Round 4, Pick 107: Kendall Sheffield, CB, Ohio State

Tampa Bay seems content with Carlton Davis and Vernon Hargreaves III as the starting outside corners in 2019, which means the front office could wait a bit in the draft before addressing the cornerback position. Kendall Sheffield could fit what the Bucs are looking for. He has a lot of developing to do, but his ceiling is high. With the outside corner positions pretty much set — plus Ryan Smith as a nice depth guy — the team can afford to take a chance on Sheffield in the fourth round. If the coaching staff could take his quickness and build up the technique to go with it, he could become a key contributor down the line.

Round 5, Pick 145: Darius Slayton, WR, Auburn

Even with the losses of DeSean Jackson and Adam Humphries, Tampa Bay has some depth at receiver. Behind the top two — Mike Evans and Chris Godwin — there’s Breshad Perriman, Justin Watson, Bobo Wilson and Sergio Bailey. Despite that, a late-round pick on a receiver makes sense. Darius Slayton, who put up back-to-back 600-yard, five-touchdown seasons in his final two years with Auburn, wouldn’t be a bad choice. Slayton put those numbers up despite the Tigers’ offense being average in 2018. The 6-foot-1 receiver runs a sub-4.4 40-yard dash, which definitely makes him an appealing prospect. Picks in the fifth round or later are usually gambles anyway, so grabbing Slayton and seeing how he develops and fits with Jameis Winston would be a great idea.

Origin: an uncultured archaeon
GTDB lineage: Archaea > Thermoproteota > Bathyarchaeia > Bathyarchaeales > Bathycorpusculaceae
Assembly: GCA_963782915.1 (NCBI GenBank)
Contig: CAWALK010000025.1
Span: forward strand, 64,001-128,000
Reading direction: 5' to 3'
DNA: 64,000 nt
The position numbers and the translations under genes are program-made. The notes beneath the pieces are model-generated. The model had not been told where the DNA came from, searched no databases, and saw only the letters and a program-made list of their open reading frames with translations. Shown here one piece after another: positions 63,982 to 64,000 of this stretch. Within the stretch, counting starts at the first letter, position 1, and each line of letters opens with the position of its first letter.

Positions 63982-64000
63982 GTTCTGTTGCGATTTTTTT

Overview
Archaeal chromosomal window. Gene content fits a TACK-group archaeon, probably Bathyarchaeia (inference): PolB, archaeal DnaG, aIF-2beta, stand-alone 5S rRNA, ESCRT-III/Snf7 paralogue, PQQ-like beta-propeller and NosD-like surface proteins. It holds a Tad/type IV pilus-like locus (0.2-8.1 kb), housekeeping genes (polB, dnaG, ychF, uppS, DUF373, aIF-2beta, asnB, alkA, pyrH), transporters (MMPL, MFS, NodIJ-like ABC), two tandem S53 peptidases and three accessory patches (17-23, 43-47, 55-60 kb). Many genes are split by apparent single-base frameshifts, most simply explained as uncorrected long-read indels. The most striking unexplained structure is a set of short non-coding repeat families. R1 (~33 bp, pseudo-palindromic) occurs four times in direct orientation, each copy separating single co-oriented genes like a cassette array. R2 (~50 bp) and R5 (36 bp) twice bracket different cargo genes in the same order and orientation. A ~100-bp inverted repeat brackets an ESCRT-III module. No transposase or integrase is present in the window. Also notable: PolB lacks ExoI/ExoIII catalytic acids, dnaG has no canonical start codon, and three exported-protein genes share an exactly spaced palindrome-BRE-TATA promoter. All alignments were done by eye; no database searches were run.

Round 6, Pick 208: Mike Bell, FS, Fresno State

With the safety position already being crowded as it is, the Bucs would be wise to hold off on adding safety help. As mentioned above, the later rounds are for gambles, so selecting Mike Bell fits with that. He was a productive free safety at Fresno State, with size and athleticism being key. However, there are holes in his game. There’s no risk with taking him at this stage of the draft, especially with a pick you got in a trade.

Round 7, Pick 215: Calvin Anderson, OT/G, Texas

This is where I have a bit of a problem. The Bucs waiting until the seventh round to address the offensive line would feel very underwhelming. The center and the left side of the line are set, but the right side is questionable at best. Earl Watford and Alex Cappa are supposed to be fighting for the right guard position, while Demar Dotson is still holding down the right tackle position. Watford and Cappa are relative unknowns. Watford has been more of a depth guy in his career, and Cappa’s first bit of NFL action showed he had some work to do before he could be a professional starter. And Dotson, as good as he has been for the Bucs in the past, is aging. His health certainly guaranteed, and neither is his consistency. So with that many questions on the entire right side of the line, how could Tampa Bay possibly wait until the final round to add another guard or tackle? As for Calvin Anderson, he could turn into a nice talent at the NFL level, but as a seventh-rounder, who really knows?

What do you think of this mock, Bucs fans? Did Brugler get it right? As we inch closer and closer to draft weekend, sound off in the comments below.